Photos from the Field: Tarli et al. Structure of Amazonian Cockroach Communities
Tarli, V. D., Pequeno, P. A. C. L., Franklin, E., de Morais, J. W., Souza, J. L. P., Oliveira, A. H. C. and Guilherme, D. R. (2014), Multiple Environmental Controls on Cockroach Assemblage Structure in a Tropical Rain Forest. Biotropica, 46: 598–607. doi: 10.1111/btp.12138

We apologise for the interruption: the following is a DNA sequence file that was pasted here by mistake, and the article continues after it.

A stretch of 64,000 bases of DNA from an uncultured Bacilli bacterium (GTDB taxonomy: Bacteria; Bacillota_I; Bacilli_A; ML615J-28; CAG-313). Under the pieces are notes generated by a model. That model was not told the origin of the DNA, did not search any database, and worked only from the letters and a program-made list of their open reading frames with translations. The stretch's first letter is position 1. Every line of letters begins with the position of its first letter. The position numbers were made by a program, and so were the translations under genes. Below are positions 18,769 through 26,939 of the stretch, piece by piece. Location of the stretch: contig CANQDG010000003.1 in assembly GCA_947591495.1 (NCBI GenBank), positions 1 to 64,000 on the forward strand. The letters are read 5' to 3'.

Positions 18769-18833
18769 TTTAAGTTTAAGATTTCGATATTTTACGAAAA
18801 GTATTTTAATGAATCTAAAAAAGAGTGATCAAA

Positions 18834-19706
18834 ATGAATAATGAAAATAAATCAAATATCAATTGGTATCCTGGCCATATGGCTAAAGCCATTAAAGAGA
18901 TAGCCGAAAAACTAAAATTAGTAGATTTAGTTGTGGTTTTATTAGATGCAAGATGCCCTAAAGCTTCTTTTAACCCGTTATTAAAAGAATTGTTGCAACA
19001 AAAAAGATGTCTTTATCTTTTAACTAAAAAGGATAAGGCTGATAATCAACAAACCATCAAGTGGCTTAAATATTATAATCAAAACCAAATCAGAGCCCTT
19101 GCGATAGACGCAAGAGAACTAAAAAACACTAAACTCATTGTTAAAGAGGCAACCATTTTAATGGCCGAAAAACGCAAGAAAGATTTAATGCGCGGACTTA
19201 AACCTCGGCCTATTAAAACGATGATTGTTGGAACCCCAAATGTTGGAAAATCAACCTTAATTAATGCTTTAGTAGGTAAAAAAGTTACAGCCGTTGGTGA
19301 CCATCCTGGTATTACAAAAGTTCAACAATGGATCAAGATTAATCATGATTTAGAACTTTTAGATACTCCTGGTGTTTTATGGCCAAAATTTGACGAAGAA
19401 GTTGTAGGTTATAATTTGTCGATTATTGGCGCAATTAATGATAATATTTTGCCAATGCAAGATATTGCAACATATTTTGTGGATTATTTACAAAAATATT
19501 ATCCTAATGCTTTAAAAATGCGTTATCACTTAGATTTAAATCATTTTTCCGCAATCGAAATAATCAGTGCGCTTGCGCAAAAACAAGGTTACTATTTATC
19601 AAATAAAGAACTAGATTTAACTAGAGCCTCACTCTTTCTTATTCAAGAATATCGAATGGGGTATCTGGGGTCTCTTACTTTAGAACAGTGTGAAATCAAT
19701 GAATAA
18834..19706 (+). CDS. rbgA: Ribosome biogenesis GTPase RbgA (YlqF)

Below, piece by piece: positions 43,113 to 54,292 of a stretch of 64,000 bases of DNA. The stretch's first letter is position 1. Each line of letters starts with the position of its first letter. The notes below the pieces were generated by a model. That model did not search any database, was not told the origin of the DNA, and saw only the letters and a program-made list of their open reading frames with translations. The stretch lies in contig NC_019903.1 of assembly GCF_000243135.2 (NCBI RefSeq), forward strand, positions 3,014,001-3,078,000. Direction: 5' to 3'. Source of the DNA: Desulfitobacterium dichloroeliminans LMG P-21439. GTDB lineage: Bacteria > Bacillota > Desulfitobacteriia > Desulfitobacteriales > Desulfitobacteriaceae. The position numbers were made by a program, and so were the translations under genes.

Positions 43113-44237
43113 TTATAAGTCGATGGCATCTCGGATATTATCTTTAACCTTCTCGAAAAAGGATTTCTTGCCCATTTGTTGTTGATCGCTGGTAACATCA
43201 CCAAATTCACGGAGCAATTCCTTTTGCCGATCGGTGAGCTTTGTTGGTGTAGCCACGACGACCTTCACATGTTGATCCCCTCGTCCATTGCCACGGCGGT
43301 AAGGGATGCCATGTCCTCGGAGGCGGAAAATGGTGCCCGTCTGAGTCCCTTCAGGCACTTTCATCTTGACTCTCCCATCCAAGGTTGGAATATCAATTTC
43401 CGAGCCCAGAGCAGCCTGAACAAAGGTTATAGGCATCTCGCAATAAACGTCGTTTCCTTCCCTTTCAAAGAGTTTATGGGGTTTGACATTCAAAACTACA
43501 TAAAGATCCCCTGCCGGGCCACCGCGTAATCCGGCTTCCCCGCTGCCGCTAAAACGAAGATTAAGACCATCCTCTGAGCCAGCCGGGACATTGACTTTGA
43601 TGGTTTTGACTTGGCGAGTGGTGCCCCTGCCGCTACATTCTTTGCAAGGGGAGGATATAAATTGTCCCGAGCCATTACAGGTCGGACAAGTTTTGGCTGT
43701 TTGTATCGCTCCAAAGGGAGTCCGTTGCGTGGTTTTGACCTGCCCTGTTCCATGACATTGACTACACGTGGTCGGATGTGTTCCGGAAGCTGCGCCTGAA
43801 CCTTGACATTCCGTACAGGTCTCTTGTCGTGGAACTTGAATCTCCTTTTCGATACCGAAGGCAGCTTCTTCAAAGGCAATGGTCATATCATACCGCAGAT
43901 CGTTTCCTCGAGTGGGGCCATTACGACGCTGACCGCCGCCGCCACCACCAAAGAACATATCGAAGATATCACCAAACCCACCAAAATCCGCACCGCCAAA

Arthropod abundance and diversity are remarkable in tropical forests, but are also spatially patchy. This has been attributed either to resources, predators, abiotic conditions or disturbances, but whether such factors may simultaneously shape arthropod assemblage structure is little known. We used cockroaches to test for multiple environmental controls on assemblage structure in 25 km2 of Amazonian forest. We performed nocturnal, direct searches for cockroaches in 30 plots (250 m × 2 m) during two seasons, and gathered data on biotic and abiotic factors from previous studies. Cockroach abundance increased with dry litter mass, a measure of resource amount, while species richness increased with litter phosphorus content, a measure of resource availability. Cockroach abundance and species richness decreased with ant relative abundance. Cockroach species composition changed along the gradient of: (1) soil clay content, which correlates with a broad differentiation between flood-prone and non-flooded forest; (2) soil relative moisture, consistent with known interspecific variation in desiccation tolerance; and (3) according to the abundance of ants, a potential predator. Turnover in species composition was correlated with abiotic conditions—sorting species according to physiological requirements and to disturbance-related life history traits—and to ants’ selective pressure. Cockroach abundance, diversity, and composition seem to be controlled by distinct sets of environmental factors, but predators which were represented by ants, emerged as a common factor underlying cockroach distribution. Such patterns of community structure may have been previously overlooked by undue focus on single or a few factors, and may be common to tropical forest arthropods.